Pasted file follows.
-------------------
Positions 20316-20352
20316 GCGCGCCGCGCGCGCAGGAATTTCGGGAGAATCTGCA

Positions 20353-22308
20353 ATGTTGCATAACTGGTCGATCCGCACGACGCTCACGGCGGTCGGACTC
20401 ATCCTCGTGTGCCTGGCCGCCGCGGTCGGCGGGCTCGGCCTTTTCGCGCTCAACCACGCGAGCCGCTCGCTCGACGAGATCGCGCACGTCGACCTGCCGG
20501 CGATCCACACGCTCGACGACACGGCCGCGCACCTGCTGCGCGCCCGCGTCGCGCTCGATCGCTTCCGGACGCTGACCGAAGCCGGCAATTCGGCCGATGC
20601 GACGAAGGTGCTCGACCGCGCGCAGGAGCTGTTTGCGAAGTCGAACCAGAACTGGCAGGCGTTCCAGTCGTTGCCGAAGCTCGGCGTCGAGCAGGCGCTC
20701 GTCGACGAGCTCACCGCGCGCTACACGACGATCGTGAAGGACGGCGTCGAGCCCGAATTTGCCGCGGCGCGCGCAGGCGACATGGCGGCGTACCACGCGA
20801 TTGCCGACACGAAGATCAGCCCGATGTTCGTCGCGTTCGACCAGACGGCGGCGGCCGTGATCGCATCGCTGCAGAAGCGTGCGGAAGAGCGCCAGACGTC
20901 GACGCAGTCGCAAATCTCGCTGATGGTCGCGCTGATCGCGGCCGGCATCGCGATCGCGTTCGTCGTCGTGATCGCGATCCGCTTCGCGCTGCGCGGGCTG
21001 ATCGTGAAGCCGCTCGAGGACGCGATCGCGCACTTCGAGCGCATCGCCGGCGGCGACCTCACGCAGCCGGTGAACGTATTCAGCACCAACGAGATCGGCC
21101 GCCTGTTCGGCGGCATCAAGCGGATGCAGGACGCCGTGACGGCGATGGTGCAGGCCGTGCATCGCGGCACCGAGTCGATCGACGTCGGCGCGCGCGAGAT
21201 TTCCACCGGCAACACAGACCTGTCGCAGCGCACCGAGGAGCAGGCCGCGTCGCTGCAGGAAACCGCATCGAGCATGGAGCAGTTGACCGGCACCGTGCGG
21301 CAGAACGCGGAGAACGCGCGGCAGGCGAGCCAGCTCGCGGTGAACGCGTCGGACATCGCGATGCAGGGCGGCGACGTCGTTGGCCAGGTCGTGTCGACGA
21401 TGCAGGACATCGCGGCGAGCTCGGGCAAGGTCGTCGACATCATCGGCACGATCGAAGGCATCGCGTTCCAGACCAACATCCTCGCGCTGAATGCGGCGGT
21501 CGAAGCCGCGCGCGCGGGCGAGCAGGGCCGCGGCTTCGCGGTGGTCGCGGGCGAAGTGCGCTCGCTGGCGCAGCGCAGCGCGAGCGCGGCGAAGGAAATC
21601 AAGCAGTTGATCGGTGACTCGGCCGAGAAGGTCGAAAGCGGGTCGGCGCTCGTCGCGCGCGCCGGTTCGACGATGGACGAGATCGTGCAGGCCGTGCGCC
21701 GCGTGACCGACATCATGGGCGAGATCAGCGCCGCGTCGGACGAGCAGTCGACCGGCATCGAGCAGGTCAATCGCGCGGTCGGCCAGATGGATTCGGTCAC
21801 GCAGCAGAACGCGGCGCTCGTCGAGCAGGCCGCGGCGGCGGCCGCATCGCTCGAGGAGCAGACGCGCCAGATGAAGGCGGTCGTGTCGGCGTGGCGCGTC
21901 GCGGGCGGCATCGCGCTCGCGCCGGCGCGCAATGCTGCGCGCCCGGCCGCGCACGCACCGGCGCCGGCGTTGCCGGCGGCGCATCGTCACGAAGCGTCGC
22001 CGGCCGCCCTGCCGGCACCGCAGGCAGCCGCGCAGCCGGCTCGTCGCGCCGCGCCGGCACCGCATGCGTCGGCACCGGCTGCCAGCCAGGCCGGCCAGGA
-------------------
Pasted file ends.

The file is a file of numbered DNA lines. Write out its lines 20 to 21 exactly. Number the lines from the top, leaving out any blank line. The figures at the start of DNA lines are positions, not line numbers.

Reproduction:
21901 GCGGGCGGCATCGCGCTCGCGCCGGCGCGCAATGCTGCGCGCCCGGCCGCGCACGCACCGGCGCCGGCGTTGCCGGCGGCGCATCGTCACGAAGCGTCGC
22001 CGGCCGCCCTGCCGGCACCGCAGGCAGCCGCGCAGCCGGCTCGTCGCGCCGCGCCGGCACCGCATGCGTCGGCACCGGCTGCCAGCCAGGCCGGCCAGGA